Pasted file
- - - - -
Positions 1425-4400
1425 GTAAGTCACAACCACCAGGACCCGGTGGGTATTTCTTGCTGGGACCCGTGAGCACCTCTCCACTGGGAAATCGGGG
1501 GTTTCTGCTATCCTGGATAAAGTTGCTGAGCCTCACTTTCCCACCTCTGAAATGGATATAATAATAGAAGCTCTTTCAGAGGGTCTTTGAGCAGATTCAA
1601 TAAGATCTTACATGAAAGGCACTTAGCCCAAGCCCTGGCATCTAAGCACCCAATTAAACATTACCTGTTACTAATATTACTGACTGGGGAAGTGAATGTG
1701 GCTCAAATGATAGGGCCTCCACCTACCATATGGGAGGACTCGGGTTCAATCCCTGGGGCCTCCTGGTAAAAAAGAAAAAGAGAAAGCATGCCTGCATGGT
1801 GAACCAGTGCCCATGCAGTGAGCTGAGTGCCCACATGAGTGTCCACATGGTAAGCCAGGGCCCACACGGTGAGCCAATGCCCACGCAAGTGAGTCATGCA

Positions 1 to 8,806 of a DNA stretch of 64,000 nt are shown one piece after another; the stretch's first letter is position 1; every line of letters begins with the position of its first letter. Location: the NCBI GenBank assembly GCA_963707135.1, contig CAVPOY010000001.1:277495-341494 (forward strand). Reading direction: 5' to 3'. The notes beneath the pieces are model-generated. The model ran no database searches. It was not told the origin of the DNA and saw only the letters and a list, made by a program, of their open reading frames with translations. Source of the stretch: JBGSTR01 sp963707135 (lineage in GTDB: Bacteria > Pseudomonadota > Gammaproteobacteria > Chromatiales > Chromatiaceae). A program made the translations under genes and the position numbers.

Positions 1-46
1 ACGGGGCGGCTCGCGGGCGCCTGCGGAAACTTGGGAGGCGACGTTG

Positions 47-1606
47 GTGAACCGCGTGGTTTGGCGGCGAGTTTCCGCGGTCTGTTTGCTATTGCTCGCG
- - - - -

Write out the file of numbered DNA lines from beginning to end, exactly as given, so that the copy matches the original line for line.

Positions 1425-4400
1425 GTAAGTCACAACCACCAGGACCCGGTGGGTATTTCTTGCTGGGACCCGTGAGCACCTCTCCACTGGGAAATCGGGG
1501 GTTTCTGCTATCCTGGATAAAGTTGCTGAGCCTCACTTTCCCACCTCTGAAATGGATATAATAATAGAAGCTCTTTCAGAGGGTCTTTGAGCAGATTCAA
1601 TAAGATCTTACATGAAAGGCACTTAGCCCAAGCCCTGGCATCTAAGCACCCAATTAAACATTACCTGTTACTAATATTACTGACTGGGGAAGTGAATGTG
1701 GCTCAAATGATAGGGCCTCCACCTACCATATGGGAGGACTCGGGTTCAATCCCTGGGGCCTCCTGGTAAAAAAGAAAAAGAGAAAGCATGCCTGCATGGT
1801 GAACCAGTGCCCATGCAGTGAGCTGAGTGCCCACATGAGTGTCCACATGGTAAGCCAGGGCCCACACGGTGAGCCAATGCCCACGCAAGTGAGTCATGCA

Positions 1 to 8,806 of a DNA stretch of 64,000 nt are shown one piece after another; the stretch's first letter is position 1; every line of letters begins with the position of its first letter. Location: the NCBI GenBank assembly GCA_963707135.1, contig CAVPOY010000001.1:277495-341494 (forward strand). Reading direction: 5' to 3'. The notes beneath the pieces are model-generated. The model ran no database searches. It was not told the origin of the DNA and saw only the letters and a list, made by a program, of their open reading frames with translations. Source of the stretch: JBGSTR01 sp963707135 (lineage in GTDB: Bacteria > Pseudomonadota > Gammaproteobacteria > Chromatiales > Chromatiaceae). A program made the translations under genes and the position numbers.

Positions 1-46
1 ACGGGGCGGCTCGCGGGCGCCTGCGGAAACTTGGGAGGCGACGTTG

Positions 47-1606
47 GTGAACCGCGTGGTTTGGCGGCGAGTTTCCGCGGTCTGTTTGCTATTGCTCGCG